St. Michael the Archangel church in Kaunas

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St. Michael the Archangel church in Kaunas

St. Michael the Archangel's Church or the Garrison Church (Lithuanian: Įgulos bažnyčia) is a Roman Catholic church in Kaunas, Lithuania, closing the perspective of the Laisvės alėja, the main pedestrian street. It was built between 1891 and 1895 in Neo-Byzantine style for the garrison of Kaunas Fortress.


Construction of "military" or "garrison" Orthodox churches in former partitioned Polish–Lithuanian Commonwealth lands, started after the putting down of the January Uprising of 1831 and peaked during the reign of Alexander II. Initially the site of the future Kaunas St. Michael the Archangel Church was intended to be used for a Catholic church, however these plans were abandoned due to the Uprising.

The Russian Orthodox Cathedral of Saints Peter and Paul was designed in 1890 by K. H. Lymarenko; it was authorized for construction on November 10 of the same year. Official groundbreaking was celebrated on June 29, 1891. Later, the initial Lymarenko plan was adjusted by David Grimm from St. Petersburg. The church's ornamentation plan was outlined by Griaznov and implemented by craftsman from Vilnius. Most of the construction was carried out by workers from Chernigov Governorate, while the art work was implemented by craftsmen from St. Petersburg.

As usual for military churches of the period, the construction of Kaunas Cathedral was co-financed by the Military Ministry and donations by army servicemen, in nearly even shares. The Cathedral was completed in four years (unusually fast for its size) and inaugurated on September 17, 1895. Completion of the church finalized the administrative building complex of the Kaunas Fortress and symbolized the might and triumph of Orthodoxy. It was also believed that the church would reduce interdenominational frictions.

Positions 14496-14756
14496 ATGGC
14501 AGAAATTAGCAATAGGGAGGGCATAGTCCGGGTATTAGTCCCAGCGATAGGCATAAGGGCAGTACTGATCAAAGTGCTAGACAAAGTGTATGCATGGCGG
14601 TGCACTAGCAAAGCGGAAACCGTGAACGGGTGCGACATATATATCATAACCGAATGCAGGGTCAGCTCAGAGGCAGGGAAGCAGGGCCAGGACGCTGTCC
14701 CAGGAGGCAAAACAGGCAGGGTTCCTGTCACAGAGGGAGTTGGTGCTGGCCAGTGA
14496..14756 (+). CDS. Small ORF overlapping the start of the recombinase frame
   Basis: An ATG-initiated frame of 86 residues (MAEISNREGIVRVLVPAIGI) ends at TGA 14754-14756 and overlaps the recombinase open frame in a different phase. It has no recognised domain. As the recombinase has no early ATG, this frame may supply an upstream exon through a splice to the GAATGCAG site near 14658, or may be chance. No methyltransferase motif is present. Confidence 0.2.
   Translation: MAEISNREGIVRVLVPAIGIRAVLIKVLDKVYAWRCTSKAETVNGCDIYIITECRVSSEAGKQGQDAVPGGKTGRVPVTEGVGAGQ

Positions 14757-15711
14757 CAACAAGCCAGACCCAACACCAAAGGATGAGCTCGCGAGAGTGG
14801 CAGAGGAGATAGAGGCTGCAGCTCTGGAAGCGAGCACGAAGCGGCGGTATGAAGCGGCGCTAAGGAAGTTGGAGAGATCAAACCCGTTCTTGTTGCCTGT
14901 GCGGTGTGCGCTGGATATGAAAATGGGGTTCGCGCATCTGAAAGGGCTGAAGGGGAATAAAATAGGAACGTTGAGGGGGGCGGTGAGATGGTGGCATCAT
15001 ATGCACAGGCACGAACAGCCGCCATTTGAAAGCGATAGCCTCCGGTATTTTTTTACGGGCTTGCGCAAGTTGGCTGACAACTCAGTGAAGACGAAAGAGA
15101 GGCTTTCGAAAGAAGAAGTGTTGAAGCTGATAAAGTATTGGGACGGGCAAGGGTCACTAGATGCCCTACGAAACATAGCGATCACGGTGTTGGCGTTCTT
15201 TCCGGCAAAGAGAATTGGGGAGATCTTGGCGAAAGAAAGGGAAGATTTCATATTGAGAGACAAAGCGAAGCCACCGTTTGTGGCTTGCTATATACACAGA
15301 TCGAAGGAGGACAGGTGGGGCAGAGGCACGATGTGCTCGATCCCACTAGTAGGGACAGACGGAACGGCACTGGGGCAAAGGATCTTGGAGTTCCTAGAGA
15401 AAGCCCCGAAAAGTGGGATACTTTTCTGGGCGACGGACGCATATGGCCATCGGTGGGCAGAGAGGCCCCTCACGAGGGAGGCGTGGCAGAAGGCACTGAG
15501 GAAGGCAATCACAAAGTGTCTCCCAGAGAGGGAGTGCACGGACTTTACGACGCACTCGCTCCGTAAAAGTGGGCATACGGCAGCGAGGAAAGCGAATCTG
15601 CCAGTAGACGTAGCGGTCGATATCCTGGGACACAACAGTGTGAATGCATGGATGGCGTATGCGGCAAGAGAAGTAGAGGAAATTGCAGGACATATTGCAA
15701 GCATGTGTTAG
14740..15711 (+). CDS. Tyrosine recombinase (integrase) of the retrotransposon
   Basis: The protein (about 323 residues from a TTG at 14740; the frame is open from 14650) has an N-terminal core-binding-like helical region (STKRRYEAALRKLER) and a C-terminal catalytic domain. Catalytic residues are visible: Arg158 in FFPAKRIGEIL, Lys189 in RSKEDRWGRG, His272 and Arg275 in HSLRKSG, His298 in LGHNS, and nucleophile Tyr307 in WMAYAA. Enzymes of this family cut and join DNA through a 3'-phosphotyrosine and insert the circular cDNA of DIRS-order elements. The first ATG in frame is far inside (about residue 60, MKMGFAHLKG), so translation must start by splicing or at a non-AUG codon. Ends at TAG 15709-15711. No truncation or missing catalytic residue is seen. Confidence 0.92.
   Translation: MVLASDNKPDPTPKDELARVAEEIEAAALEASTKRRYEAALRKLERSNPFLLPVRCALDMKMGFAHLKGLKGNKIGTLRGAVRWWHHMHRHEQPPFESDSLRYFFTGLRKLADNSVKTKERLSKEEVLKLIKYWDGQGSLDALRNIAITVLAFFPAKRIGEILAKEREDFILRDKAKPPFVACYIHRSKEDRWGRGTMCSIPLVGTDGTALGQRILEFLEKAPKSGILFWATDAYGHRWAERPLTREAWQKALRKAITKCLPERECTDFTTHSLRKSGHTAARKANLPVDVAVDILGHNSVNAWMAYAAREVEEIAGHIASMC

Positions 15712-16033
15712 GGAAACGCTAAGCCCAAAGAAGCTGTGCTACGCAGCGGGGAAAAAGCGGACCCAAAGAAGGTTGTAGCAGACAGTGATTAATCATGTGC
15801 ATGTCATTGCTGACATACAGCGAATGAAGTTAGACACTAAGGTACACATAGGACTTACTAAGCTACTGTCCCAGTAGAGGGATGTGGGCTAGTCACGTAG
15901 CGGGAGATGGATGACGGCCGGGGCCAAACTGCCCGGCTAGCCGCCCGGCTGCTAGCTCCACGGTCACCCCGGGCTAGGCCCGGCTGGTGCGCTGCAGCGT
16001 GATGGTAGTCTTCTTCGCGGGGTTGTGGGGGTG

After the fall of the Kaunas Fortress during World War I, the Germans cut down the church bells and transported them to Germany. The church stayed closed until 1919. In the interwar period the Cathedral was converted to a Roman Catholic church of the Lithuanian garrison of Kaunas. There were voices urging the demolition of the church as it was labeled as without architectural value. During the Soviet occupation, it was used as an art gallery and nowadays it serves as a Roman Catholic church. The other popular name of the church is Soboras.


Kaunas Cathedral stood out among similar military churches due to its size (it was designed to fit 2,000 worshipers) and unusual architecture employing triple Corinthian columns in an otherwise typical Neo-Byzantine five-dome design. In total the exterior has 266 large and small columns and pilasters. This eclectic spin-off of mainstream Byzantine architecture (the so-called Roman Byzantine style) was hailed by contemporary architectural magazines but never gained popularity.

As built, the Cathedral reached 50 meters height; it was finished in three shades of sandstone color with equal-armed cross ornament. For the interior the structure relied on four load-bearing pylons designed to appear slimmer and lighter than in reality. The space between external and internal shells of the main dome was filled with hollow clay resonators. Cut from granite, floor tesseras were bought from abroad. In the dome above the main altar there were two Archangels – evangelists. The main altar's stained glass portrayed God's entrance to heaven. Smaller domes there used for the bells, one of them was founded in 1681. Just inside the church and to the right is the entrance to the catacombs, that are available to the public.

Museum for the blind

The Kaunas Museum for the Blind is located underneath the church. It originated as a 2005 art installation - "21st century catacombs" – designed for the blind, the visually impaired, and the sighted. The project was overseen by the Lithuanian sculptor Robertas Antinis and architect Linas Tuleikis.

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